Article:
On a recent March morning, a group of community and business leaders from Ashtabula, Ohio sat riveted and astonished as they listened to the stories of three visitors from Appalachia. They learned about how the peaceful lives of the two elderly women, members of coal mining families and life-long residents of the mountains of southern West Virginia, were shattered by the arrival of mountaintop removal coal mining. They listened as one of the women described how her home, once appraised at $140,000, had plummeted in value to $12,000 after the blasting, coal dust, and flooding began. They heard about friends and family members who had lost their homes, their wells, their jobs, and even their lives as a result of mountaintop removal. They were told that stories like these are becoming increasingly common as mountaintop removal spreads across West Virginia, Kentucky, Virginia, and Tennessee.
After hearing their story, there were questions. How is it possible that hundreds of thousands of acres of mountains are being blown up and flattened, and hundreds of miles of streams are being buried, forever? How can our government let this happen? How widespread is mountaintop removal? Why doesn’t anyone know this is going on? What can we do to help?
After the presentation, the Ashtabula Rotary Club established a committee to meet personally with U.S. Representative Steven LaTourette of Ohio’s 14th district. They will ask him to help protect coalfield communities by becoming a co-sponsor of the Clean Water Protection Act. The legislation, which will make it illegal to dump mining waste into streams and will end the practice of filling valleys with rubble, is currently awaiting a vote in the House Subcommittee on Water Resources and Environment. As a member of that subcommittee, Representative LaTourette will cast a deciding vote on the bill.
This group of concerned citizens from Ashtabula is just one example of the thousands of people that the Appalachian Treasures project will reach this year. Launched in March, the Appalachian Treasures project is a campaign by Appalachian Voices and partners in the coalfields to build a national network of people who will work together to end the suffering and devastation that mountaintop removal coal mining has brought to the land and communities of Appalachia.
At the heart of this effort are three incredibly talented and dedicated members of the Appalachian Voices staff. As the field organizer for the Appalachian Treasures project, Danny Dolinger will spend 20 grueling and rewarding weeks on the road this year, building up the national network along with volunteers from the coalfields. At home in the Boone office, outreach coordinator Christina Wulf schedules the tours and provides everything that a group hosting a presentation could possibly need, from materials to moral support. Appalachian Voices’ campaign director Lenny Kohm oversees the project, identifying target districts and traveling to Washington, DC, to meet with decision makers.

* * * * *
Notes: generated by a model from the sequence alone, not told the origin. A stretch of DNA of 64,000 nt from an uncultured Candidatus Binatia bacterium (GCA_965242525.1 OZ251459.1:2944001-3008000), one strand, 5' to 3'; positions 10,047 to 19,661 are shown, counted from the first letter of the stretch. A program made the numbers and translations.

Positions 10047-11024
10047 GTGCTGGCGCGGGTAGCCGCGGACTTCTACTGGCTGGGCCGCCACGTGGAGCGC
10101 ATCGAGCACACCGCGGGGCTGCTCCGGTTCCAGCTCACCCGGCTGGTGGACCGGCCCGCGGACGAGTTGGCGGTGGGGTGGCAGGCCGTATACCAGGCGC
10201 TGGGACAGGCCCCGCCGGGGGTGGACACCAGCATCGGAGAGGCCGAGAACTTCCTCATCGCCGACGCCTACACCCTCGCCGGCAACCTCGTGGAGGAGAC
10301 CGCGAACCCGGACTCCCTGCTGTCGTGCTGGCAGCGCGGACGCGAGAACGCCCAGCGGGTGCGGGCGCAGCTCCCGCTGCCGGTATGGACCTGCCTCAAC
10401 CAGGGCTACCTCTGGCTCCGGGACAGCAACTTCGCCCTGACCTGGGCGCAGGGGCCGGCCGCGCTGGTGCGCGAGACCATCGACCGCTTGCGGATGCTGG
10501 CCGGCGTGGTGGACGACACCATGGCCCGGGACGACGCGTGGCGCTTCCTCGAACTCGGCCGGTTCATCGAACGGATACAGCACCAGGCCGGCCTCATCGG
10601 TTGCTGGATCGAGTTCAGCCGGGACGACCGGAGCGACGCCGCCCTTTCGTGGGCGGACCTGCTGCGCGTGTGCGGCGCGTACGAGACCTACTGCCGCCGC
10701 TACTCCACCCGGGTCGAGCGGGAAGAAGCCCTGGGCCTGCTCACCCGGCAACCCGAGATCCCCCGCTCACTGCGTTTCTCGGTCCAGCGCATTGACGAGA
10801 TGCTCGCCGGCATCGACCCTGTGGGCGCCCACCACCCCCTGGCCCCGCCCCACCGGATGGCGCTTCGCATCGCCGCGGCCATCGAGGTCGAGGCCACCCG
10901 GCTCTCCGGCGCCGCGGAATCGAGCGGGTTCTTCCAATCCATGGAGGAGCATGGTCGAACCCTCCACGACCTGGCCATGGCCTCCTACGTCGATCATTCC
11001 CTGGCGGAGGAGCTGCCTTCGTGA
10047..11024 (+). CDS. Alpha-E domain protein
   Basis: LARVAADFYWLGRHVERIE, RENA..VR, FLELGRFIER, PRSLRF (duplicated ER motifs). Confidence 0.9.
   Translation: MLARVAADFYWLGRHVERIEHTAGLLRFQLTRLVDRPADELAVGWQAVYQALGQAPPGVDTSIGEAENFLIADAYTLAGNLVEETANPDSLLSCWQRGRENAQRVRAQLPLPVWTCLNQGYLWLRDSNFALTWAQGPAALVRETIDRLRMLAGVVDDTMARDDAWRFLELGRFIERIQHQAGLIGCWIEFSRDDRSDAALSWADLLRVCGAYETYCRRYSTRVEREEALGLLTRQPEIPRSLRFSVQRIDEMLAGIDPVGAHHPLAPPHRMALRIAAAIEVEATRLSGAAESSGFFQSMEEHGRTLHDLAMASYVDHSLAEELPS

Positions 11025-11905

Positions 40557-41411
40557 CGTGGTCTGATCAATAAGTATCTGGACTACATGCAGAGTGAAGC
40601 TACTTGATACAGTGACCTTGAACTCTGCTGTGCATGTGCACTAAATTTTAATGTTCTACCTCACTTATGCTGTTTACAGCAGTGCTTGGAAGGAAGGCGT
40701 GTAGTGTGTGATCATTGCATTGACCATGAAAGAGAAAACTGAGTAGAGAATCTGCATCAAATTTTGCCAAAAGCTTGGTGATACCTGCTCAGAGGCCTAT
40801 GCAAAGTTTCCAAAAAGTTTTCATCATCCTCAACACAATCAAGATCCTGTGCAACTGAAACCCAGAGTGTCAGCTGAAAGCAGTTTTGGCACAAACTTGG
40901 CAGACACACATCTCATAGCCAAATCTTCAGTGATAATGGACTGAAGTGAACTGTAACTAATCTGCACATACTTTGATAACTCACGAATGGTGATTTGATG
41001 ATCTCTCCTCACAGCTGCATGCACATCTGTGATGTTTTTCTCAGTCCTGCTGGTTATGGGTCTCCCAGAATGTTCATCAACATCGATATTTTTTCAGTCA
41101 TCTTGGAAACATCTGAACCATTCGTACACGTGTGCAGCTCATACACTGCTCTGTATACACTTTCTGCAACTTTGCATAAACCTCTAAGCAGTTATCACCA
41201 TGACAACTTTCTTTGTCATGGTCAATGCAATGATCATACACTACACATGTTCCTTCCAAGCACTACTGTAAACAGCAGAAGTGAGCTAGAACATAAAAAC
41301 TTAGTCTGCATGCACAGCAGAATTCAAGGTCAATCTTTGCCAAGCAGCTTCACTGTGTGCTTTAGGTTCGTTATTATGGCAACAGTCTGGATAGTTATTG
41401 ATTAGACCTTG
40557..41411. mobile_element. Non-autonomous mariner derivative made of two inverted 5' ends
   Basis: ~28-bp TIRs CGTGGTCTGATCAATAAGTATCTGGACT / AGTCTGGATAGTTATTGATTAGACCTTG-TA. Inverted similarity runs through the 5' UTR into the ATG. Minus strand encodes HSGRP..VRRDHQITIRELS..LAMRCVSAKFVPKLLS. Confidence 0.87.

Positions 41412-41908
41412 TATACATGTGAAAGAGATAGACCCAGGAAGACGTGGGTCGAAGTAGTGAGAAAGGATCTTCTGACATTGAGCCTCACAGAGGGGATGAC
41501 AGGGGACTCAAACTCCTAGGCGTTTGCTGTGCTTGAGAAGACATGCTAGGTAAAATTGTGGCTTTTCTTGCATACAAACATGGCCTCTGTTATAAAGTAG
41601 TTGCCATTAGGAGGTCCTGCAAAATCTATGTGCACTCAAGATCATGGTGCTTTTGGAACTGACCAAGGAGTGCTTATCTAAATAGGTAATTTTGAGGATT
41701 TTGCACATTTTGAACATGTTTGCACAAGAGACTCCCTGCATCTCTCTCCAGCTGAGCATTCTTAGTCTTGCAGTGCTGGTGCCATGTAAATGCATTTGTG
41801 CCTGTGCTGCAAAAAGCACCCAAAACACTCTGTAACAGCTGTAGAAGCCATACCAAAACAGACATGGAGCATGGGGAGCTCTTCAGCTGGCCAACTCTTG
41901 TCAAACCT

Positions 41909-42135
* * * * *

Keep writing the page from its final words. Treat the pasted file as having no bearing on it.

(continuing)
By the end of June, the Appalachian Treasures project will have visited 25 of our 70 target areas. The tours will resume in September and continue thorough the fall, generating thousands of letters in support of coalfield communities and the Clean Water Protection Act. Every person who has seen an Appalachian Treasures presentation receives regular updates as part of a massive network that also includes all those who have seen Dave Cooper’s mountaintop removal roadshow. An interactive website for the project is currently under construction, providing yet another tool for mobilizing this network.
At the heart of this effort lies the simple and time-tested fact that, when it comes to tackling any threat to our environment and communities, there is no substitute for simply talking to people and bringing them together as a force for change. In this case, the future of the Appalachian Mountains, and indeed Appalachian culture itself, depends on it. Because mountaintop removal is ultimately a national problem driven by our insatiable demand for cheap energy, it will ultimately require a national solution. We invite you to be part of that solution by joining the national campaign to end mountaintop removal.
Whether or not the Appalachian Treasures project has visited your town, there are four ways you can help:
1. Write a letter to your US Representative asking them to co-sponsor the Clean Water Protection Act, and bill that would protect coalfield communities. For more information and help writing your letter, go to www.appalachianvoices.org or call us toll free, 877-APP-VOICE.
2. Join the Appalachian Treasures network by signing up for the email list on our website.
3. Host a viewing of Appalachian Treasures. We would love to send you a free action kit that includes everything you need to host a viewing of “Appalachian Treasures” for your family and friends, church group, or civic organization. To request a kit, contact us at firstname.lastname@example.org or give us a call.
4. Make a donation of time or money to help keep the Appalachian Treasures project on the road. You can make a secure online donation at our website or send a check to Appalachian Voices.